NRL anti-vaxxers cave over pay threat
The NRL's anti-vaccination saga is one step closer to a resolution after reports on Thursday claimed Titans star Bryce Cartwright is considering backflipping on his flu jab protest.
The Courier-Mail first reported on Wednesday night Titans flyer Brian Kelly has agreed to receive the influenza shot, leaving Cartwright as the sole Queensland-based player standing against the NRL's biosecurity measures.
The NRL has requested all its players receive the flu jab as part of the biosecurity measures demanded by the Queensland government for the league to return on May 28.
Facing the prospect of the entire league being stood down, the NRL has made it clear that players who have yet to receive the common flu shot without a legitimate medical reason will be stood down.
Despite being banned from training with Titans teammates, Cartwright and Kelly continued to stand against the push from the NRL and Queensland government.
However, that changed on Wednesday after the Titans handed the pair an ultimatum to either receive the shot - or to be stood down without pay.
The Sydney Morning Herald reports the ultimatum had the impact the NRL was hoping for with Kelly immediately agreeing to have the shot, while Cartwright is now considering backflipping on his protest.
The report claims Cartwright is considering abandoning his beliefs after being faced with the prospect of surrendering $450,000 remaining on his contract, which expires at the end of the 2021 season.
Already sacrificing half his reported wages for the remainder of the 2020 season as part of an agreement between the Australian Rugby League Commission and the NRL Players' Association, Cartwright stands to earn a further $725,000 until the completion of his deal.
If he refuses to submit to the influenza immunisation, his contract could be torn up with a reported pay-out of $275,000 - a potential loss of $450,000.
Cartwright must inform the Titans on Thursday if he will receive the jab or not.
According to Channel 9 reporter Dominique Loudon on the Gold Coast, both Kelly and Cartwright did not attend a team training session on Thursday.
"No Brian Kelly or Bryce Cartwright at @GCTitans training," she posted on Twitter.
"The club expects Kelly to have his flu jab today (unless a last minute backflip) & Cartwright to decline the request. Their waiting to see Cartwright's official stance. He risks being stood down without pay."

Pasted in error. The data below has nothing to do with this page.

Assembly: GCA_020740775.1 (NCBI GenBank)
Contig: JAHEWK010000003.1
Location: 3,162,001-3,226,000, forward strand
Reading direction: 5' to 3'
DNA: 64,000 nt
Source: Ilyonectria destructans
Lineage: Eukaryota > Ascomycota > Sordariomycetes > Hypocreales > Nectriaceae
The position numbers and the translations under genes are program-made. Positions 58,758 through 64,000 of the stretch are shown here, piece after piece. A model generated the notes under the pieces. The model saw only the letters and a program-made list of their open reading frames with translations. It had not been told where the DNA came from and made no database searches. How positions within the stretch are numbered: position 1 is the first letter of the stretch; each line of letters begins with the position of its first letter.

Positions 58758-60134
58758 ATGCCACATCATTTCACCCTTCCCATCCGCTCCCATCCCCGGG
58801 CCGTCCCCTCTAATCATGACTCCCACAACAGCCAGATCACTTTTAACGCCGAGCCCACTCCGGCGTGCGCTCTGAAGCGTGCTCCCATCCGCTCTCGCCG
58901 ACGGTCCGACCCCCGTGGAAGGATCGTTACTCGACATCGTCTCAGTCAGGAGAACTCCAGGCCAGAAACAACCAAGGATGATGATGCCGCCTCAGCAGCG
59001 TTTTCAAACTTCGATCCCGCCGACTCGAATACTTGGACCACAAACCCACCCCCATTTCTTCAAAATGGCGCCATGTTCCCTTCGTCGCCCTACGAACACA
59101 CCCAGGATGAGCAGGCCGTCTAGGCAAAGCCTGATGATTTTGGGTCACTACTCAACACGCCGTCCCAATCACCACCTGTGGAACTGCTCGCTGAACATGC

On Tuesday evening, the Gold Coast Titans revealed the club had given Cartwright and Kelly two days to make a decision.
"The Gold Coast Titans have made formal requests to Bryce Cartwright and Brian Kelly to obtain up-to-date influenza and, as required, pneumococcal vaccinations," a statement read.
"Doing so will enable each player to meet the requirements of the Queensland State Government's protocols allowing Queensland-based NRL Clubs to train and play.
"In turn, this will allow both players to resume training and to play with the Titans when the NRL Telstra Premiership resumes on May 28.
"Both players have been asked to notify the Club of their agreement with this direction by Thursday 14 May."
Canberra's Josh Papalii, Joe Tapine and Sia Soliola, Manly's Dylan Walker and Addin Fonua-Blake and Canterbury's Sione Katoa are also reported to be faced with the same ultimatum the Titans have issued to Cartwright.
Gold Coast captain Ryan James says the flu shot scandal has not divided the Titans playing group.
The injured star has contacted Cartwright and Kelly but did not try to influence their decision ahead of Thursday's deadline.
"It would be brave of them (to stick to their position)," James said.
"Not too many people are willing to fight for what they believe in."
James' comments came as the NSW's shadow health minister Ryan Park urged the state government to adopt the same policy as Queensland.
"I don't think it is too much to ask for professional footballers, many of them highly paid, to be vaccinated against the flu," Park told AAP. "If players want to make a stance, that is up to them. But they can't have it both ways. We are in the middle of a pandemic.
"The reality is if one of them was to come down with the flu they are more likely susceptible to COVID-19.
"I don't think in this environment that (a jab) is too much for a government to ask."
- with AAP